IN the first place, I wish to lay before you a particular, plain statement, touching the living bulk of this Leviathan, whose skeleton we are briefly to exhibit. Such a statement may prove useful here.
According to a careful calculation I have made, and which I partly base upon Captain Scoresby's estimate, of seventy tons for the largest sized Greenland whale of sixty feet in length; according to my careful calculation, I say, a Sperm Whale of the largest magnitude, between eighty-five and ninety feet in length, and something less than forty feet in its fullest circumference, such a whale will weigh at least ninety tons; so that reckoning thirteen men to a ton, he would considerably outweigh the combined population of a whole village of one thousand one hundred inhabitants.
Think you not then that brains, like yoked cattle, should be put to this leviathan, to make him at all budge to any landsman's imagination?
Having already in various ways put before you his skull, spout-hole, jaw, teeth, tail, forehead, fins, and divers other parts, I shall now simply point out what is most interesting in the general bulk of his unobstructed bones. But as the colossal skull embraces so very large a proportion of the entire extent of the skeleton; as it is by far the most complicated part; and as nothing is to be repeated concerning it in this chapter, you must not fail to carry it in your mind, or under your arm, as we proceed, otherwise you will not gain a complete notion of the general structure we are about to view. [[@Page: 504]]
In length, the Sperm Whale's skeleton at Tranque measured seventy-two feet; so that when fully invested and extended in life, he must have been ninety feet long; for in the whale, the skeleton loses about one fifth in length compared with the living body. Of this seventy-two feet, his skull and jaw comprised some twenty feet, leaving some fifty feet of plain back-bone. Attached to this back-bone, for something less than a third of its length, was the mighty circular basket of ribs which once enclosed his vitals.
To me this vast ivory-ribbed chest, with the long, unrelieved spine, extending far away from it in a straight line, not a little resembled the hull of a great ship new-laid upon the stocks, when only some twenty of her naked bow-ribs are inserted, and the keel is otherwise, for the time, but a long, disconnected timber.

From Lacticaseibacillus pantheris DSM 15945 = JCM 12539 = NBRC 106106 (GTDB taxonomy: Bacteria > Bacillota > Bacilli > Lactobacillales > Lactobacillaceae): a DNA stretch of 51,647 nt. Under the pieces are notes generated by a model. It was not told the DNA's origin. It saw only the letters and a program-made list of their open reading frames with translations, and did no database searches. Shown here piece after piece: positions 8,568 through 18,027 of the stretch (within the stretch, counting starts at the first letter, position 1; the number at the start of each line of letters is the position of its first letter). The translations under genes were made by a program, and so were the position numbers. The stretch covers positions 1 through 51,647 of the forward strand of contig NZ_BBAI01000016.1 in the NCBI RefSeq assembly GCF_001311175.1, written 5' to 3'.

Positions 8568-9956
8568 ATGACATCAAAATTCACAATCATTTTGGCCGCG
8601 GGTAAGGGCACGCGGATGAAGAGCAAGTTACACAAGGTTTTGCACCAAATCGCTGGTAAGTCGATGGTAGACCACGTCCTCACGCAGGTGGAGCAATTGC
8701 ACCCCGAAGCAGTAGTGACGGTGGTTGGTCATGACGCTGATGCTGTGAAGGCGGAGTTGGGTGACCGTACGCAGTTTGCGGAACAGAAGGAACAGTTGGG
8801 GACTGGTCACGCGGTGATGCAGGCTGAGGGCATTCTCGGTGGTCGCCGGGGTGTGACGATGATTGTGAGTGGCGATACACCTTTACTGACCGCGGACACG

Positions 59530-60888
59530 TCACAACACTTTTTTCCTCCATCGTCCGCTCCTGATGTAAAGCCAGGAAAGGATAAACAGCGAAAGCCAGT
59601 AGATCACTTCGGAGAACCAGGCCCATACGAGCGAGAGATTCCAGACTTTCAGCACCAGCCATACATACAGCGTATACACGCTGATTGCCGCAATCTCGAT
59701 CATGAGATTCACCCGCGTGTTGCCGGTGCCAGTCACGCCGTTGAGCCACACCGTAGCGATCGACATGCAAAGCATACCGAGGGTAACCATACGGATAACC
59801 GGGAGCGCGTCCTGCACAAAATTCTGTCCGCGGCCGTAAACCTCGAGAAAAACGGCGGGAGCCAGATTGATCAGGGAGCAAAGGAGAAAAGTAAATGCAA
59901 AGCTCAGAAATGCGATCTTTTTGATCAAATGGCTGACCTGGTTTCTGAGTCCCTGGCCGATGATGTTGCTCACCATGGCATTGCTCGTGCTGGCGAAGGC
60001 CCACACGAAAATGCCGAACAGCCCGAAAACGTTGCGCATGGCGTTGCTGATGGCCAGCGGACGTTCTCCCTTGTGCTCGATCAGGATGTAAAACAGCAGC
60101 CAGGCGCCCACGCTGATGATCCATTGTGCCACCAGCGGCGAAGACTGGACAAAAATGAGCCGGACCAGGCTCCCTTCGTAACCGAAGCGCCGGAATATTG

The ribs were ten on a side. The first, to begin from the neck, was nearly six feet long; the second, third, and fourth were each successively longer, till you came to the climax of the fifth, or one of the middle ribs, which measured eight feet and some inches. From that part, the remaining ribs diminished, till the tenth and last only spanned five feet and some inches. In general thickness, they all bore a seemly correspondence to their length. The middle ribs were the most arched. In some of the Arsacides they are used for beams whereon to lay foot-path bridges over small streams.
In considering these ribs, I could not but be struck anew with the circumstance, so variously repeated in this book, that the skeleton of the whale is by no means the mould of his invested form. The largest of the Tranque ribs, one of the middle ones, occupied that part of the fish which, in life, is greatest in depth. Now, the greatest depth of the invested body of this particular whale must have been at least sixteen feet; whereas, the corresponding rib measured but little more than eight feet. So that this rib only conveyed half of the true notion of the living[[@Page: 503]] magnitude of that part. Besides, for some way, where I now saw but a naked spine, all that had been once wrapped round with tons of added bulk in flesh, muscle, blood, and bowels. Still more, for the ample fins, I here saw but a few disordered joints; and in place of the weighty and majestic, but boneless flukes, an utter blank!
How vain and foolish, then, thought I, for timid untravelled man to try to comprehend aright this wondrous whale, by merely poring over his dead attenuated skeleton, stretched in this peaceful wood. no. only in the heart of quickest perils; only when within the eddyings of his angry flukes; only on the profound unbounded sea, can the fully invested whale be truly and livingly found out.
But the spine. For that, the best way we can consider it is, with a crane, to pile its bones high up on end. No speedy enterprise. But now it's done, it looks much like Pompey's Pillar.